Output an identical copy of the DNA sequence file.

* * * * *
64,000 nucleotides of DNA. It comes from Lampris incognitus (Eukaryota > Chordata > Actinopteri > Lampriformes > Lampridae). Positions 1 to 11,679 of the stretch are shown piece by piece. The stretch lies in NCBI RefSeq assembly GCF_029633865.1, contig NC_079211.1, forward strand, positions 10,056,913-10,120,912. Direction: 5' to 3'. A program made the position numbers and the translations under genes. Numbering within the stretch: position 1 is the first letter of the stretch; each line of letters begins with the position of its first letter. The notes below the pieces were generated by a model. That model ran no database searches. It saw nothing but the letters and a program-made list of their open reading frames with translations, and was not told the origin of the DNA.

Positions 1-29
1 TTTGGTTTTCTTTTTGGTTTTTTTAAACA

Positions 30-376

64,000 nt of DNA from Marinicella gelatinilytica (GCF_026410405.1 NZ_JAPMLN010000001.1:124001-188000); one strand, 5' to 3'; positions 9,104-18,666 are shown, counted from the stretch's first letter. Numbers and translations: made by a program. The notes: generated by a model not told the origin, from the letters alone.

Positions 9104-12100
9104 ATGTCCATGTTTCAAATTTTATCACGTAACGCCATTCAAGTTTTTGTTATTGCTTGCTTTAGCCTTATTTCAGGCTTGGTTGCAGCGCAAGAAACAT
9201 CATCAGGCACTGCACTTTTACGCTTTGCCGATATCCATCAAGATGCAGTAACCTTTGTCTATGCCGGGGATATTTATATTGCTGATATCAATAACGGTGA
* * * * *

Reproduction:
64,000 nucleotides of DNA. It comes from Lampris incognitus (Eukaryota > Chordata > Actinopteri > Lampriformes > Lampridae). Positions 1 to 11,679 of the stretch are shown piece by piece. The stretch lies in NCBI RefSeq assembly GCF_029633865.1, contig NC_079211.1, forward strand, positions 10,056,913-10,120,912. Direction: 5' to 3'. A program made the position numbers and the translations under genes. Numbering within the stretch: position 1 is the first letter of the stretch; each line of letters begins with the position of its first letter. The notes below the pieces were generated by a model. That model ran no database searches. It saw nothing but the letters and a program-made list of their open reading frames with translations, and was not told the origin of the DNA.

Positions 1-29
1 TTTGGTTTTCTTTTTGGTTTTTTTAAACA

Positions 30-376

64,000 nt of DNA from Marinicella gelatinilytica (GCF_026410405.1 NZ_JAPMLN010000001.1:124001-188000); one strand, 5' to 3'; positions 9,104-18,666 are shown, counted from the stretch's first letter. Numbers and translations: made by a program. The notes: generated by a model not told the origin, from the letters alone.

Positions 9104-12100
9104 ATGTCCATGTTTCAAATTTTATCACGTAACGCCATTCAAGTTTTTGTTATTGCTTGCTTTAGCCTTATTTCAGGCTTGGTTGCAGCGCAAGAAACAT
9201 CATCAGGCACTGCACTTTTACGCTTTGCCGATATCCATCAAGATGCAGTAACCTTTGTCTATGCCGGGGATATTTATATTGCTGATATCAATAACGGTGA